University of Massachusetts Dartmouth
UMass Dartmouth students walked across the stage to accept their diplomas and cash, pictured on the table in the back.

While some university staff knew of the plan in the works, UMass Dartmouth spokesperson Ryan Merrill says it was a surprise to students and their guests.

And he's already heard from some students about where they're donating their money: a women's shelter, a children's theater organization and a fundraiser for a relative's cancer treatment.

For his part, Hale says he's heard anecdotal "tidbits" about where students have donated their money in the past.

He remembers that one graduate in previous years, a single mom, told him personally that she planned to give $100 to each of her five children.

"In the 20 minutes between when we made that announcement and she got to the stage she had made that decision and then shared it with me on the stage, which is pretty cool," he said.

He also learned from social media that one of this year's graduates donated her money to a local charity that provides holiday gifts to children. She herself had been a recipient years ago, he said.

"And so the day after she got $500, she brought it to them and gave it to them," he said. "And the [director] said, 'We raise good kids, don't we?' "

Hale's advice for the new graduates — and anyone considering philanthropy — is to pick a cause that's important to them, and ideally one that they can continue to support in the long-term through annual or otherwise frequent gifts.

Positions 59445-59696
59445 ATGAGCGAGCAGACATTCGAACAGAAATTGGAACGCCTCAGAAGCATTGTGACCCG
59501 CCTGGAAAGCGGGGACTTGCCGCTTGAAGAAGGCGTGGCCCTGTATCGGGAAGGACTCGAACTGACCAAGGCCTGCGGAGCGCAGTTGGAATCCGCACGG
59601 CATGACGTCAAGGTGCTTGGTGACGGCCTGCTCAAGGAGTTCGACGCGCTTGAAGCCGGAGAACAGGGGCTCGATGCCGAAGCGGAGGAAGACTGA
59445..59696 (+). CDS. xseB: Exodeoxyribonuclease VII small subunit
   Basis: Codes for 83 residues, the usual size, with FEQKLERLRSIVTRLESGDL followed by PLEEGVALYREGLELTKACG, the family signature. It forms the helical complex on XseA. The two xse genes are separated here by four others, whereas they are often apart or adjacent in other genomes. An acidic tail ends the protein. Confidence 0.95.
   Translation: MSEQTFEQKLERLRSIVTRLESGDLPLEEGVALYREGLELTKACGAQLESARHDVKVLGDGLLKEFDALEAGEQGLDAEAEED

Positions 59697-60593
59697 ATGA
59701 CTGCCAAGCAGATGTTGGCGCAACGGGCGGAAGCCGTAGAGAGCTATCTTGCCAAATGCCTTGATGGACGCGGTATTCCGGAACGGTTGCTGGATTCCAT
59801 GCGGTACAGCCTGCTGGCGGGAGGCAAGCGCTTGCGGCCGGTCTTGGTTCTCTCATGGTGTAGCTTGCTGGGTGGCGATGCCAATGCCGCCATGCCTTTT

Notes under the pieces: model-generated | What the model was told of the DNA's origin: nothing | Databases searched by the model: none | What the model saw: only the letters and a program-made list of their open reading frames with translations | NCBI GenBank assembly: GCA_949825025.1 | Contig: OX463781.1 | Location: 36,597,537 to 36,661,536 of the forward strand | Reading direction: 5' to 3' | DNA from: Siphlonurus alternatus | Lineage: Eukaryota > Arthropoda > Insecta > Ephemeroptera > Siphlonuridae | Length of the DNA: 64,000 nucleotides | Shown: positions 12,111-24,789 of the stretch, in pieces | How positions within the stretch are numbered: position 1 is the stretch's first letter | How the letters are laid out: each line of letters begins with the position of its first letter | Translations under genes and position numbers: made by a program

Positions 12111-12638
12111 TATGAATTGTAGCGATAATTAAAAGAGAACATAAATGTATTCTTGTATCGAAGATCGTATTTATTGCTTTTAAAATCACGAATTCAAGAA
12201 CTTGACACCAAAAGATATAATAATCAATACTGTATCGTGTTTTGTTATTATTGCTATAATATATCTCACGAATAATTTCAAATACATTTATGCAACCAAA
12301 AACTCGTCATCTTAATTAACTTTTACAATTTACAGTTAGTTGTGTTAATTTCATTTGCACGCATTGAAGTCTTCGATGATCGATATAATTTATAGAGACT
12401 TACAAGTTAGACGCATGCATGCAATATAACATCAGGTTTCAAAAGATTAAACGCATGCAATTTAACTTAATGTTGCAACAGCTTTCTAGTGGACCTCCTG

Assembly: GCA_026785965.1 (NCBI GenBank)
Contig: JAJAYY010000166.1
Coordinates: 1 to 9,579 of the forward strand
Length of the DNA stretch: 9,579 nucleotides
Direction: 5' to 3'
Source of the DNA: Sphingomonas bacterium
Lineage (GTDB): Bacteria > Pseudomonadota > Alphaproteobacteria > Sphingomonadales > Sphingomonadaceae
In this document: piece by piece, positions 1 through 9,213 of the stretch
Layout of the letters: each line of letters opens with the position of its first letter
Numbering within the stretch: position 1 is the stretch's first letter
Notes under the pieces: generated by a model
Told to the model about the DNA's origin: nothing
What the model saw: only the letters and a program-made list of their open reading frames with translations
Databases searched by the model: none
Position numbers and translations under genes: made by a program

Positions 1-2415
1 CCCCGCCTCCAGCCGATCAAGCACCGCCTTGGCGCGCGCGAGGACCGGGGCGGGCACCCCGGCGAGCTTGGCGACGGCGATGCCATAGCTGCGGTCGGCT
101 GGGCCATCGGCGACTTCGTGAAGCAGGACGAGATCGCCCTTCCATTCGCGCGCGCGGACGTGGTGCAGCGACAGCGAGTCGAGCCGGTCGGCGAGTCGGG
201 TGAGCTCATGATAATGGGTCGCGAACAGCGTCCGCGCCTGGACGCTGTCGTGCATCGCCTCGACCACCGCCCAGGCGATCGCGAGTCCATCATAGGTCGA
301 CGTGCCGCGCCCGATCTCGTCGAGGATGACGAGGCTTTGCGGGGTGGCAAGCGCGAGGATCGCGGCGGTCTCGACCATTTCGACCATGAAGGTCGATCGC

"To me, that's the key ingredient, is how important it is to you," he said, pointing to his own focus on children and education. "Everybody has somewhat limited resources. So if you're sharing them, it better be something that tugs at your heartstrings."

(Here are some more expert tips on how to give smartly and sustainably.)

Hale remained coy when asked about his future plans, but said giving to college graduates is "a blast" and that it seems "pretty probable" the couple will continue to do so.

Especially after this year, he added, they have no shortage of invitations.

Copyright 2024 NPR

Rachel Treisman (she/her) is a writer and editor for the Morning Edition live blog, which she helped launch in early 2021.